Value and Duration: No set amount. Funding for up to 1 year.
Getty Foundation Grants and Fellowships
Agency Deadline: Various Deadlines
The Getty Foundation fulfills the philanthropic mission of the Getty Trust by supporting individuals and institutions committed to advancing the greater understanding and preservation of the visual arts in Los Angeles and throughout the world. Through strategic grant initiatives, it strengthens art history as a global discipline, promotes the interdisciplinary practice of conservation, increases access to museum and archival collections, and develops current and future leaders in the visual arts.
Value and Duration: Unstated.
SSHRC Partnership Development Grants
Agency Deadline: November 30, 2016
Partnership Development Grants provide support over one to three years to teams/partnerships, led by a project director, to: develop research and related activities in the social sciences and humanities, including knowledge mobilization and the meaningful involvement of students and new scholars, by fostering new partnerships for research and related activities involving existing and/or potential partners; or design and test new partnership approaches for research and/or related activities that may result in best practices or models that either can be adapted by others or have the potential to be scaled up to a regional, national or international level.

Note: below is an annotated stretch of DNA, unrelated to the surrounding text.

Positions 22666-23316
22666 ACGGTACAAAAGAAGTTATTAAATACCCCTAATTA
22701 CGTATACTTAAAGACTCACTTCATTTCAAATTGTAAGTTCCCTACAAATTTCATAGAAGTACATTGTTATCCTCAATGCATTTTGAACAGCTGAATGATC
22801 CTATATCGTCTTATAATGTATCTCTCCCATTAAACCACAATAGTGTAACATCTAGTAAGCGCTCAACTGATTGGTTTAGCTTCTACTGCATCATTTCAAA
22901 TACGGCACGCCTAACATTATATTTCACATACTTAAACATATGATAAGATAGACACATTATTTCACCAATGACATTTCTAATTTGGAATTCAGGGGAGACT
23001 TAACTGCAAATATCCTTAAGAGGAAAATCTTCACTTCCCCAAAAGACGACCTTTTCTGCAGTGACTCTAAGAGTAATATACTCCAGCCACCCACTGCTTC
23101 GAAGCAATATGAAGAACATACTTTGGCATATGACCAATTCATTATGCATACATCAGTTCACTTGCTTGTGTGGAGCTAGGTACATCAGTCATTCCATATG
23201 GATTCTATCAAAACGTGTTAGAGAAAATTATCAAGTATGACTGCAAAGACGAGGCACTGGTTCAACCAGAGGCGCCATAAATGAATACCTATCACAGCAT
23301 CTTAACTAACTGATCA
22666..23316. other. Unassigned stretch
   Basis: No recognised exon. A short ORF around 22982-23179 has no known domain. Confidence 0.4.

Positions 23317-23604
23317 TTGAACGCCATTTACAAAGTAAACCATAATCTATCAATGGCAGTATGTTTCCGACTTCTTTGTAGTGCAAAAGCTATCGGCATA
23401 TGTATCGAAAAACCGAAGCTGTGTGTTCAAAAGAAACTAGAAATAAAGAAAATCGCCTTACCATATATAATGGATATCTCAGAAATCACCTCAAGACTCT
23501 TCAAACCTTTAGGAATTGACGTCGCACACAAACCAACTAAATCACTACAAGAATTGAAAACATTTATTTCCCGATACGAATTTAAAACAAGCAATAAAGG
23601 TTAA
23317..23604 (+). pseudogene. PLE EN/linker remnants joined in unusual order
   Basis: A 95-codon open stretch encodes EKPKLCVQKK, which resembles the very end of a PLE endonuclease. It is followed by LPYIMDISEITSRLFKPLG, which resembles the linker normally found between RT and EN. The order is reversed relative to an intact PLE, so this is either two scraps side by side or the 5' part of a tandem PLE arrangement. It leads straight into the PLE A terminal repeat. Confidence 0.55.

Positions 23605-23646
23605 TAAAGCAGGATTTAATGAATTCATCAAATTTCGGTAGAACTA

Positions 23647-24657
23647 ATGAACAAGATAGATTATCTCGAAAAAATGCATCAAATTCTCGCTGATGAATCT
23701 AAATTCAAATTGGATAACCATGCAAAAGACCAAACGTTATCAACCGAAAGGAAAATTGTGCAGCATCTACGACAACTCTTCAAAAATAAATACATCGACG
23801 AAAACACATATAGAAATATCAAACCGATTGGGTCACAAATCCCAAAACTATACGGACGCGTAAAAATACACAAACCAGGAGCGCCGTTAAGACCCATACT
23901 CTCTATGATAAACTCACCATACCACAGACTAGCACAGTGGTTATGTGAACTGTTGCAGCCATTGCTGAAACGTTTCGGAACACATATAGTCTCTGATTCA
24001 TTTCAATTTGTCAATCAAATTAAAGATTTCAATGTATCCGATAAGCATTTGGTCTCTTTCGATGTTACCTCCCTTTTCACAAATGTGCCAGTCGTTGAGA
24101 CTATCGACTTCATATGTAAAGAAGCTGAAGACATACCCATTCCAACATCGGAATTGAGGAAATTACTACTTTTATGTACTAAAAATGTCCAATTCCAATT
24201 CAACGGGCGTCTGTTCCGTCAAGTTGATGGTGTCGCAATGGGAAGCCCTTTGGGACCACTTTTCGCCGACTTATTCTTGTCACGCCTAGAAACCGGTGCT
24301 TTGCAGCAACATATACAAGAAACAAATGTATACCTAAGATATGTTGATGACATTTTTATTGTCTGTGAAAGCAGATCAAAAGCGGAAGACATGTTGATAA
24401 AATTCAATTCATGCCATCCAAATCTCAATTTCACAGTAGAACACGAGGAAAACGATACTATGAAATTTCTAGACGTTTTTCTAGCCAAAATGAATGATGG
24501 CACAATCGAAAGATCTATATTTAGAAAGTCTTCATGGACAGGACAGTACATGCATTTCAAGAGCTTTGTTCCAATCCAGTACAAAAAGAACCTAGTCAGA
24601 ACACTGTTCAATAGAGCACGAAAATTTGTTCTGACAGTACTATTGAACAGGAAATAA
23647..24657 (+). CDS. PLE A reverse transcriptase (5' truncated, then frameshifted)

Value and Duration: $75,000 to $200,000 for 1 to 3 years.
SSHRC Knowledge Synthesis Grant
Deadline: January 12, 2017
What will the course of a globalized future look like? How will societies address the promise and the peril of global forces shaping our future? These topics will be explored in this, the fifth Knowledge Synthesis Grants competition. This funding opportunity will support researchers, teams of researchers and knowledge users in producing knowledge syntheses and scoping reviews that: 1. support the evidence’s use in decision-making, and the application of best practices; and 2. assist in developing future research agendas.
Value and Duration: $25,000 for 1 year.
York-Massey Fellowships & Visiting Scholarships
Deadline: January 13, 2017
The Fellowship and the two Scholarships are open to full-time faculty members planning to go on sabbatical or other leave during 2017-2018. The Fellowship will provide the selected faculty member with prime office space in the College for the academic year and the status of a full Senior Resident of the College, with dining privileges (such as attendance of all High Tables subject to College rules). The title “York Fellow of Massey College” remains for life or while mutually agreeable. The Visiting Scholars will have a carrel in the College and access to Robarts Library and all public rooms in the College. Membership in the Massey Alumni Association is granted to Visiting Scholars at the completion of their program.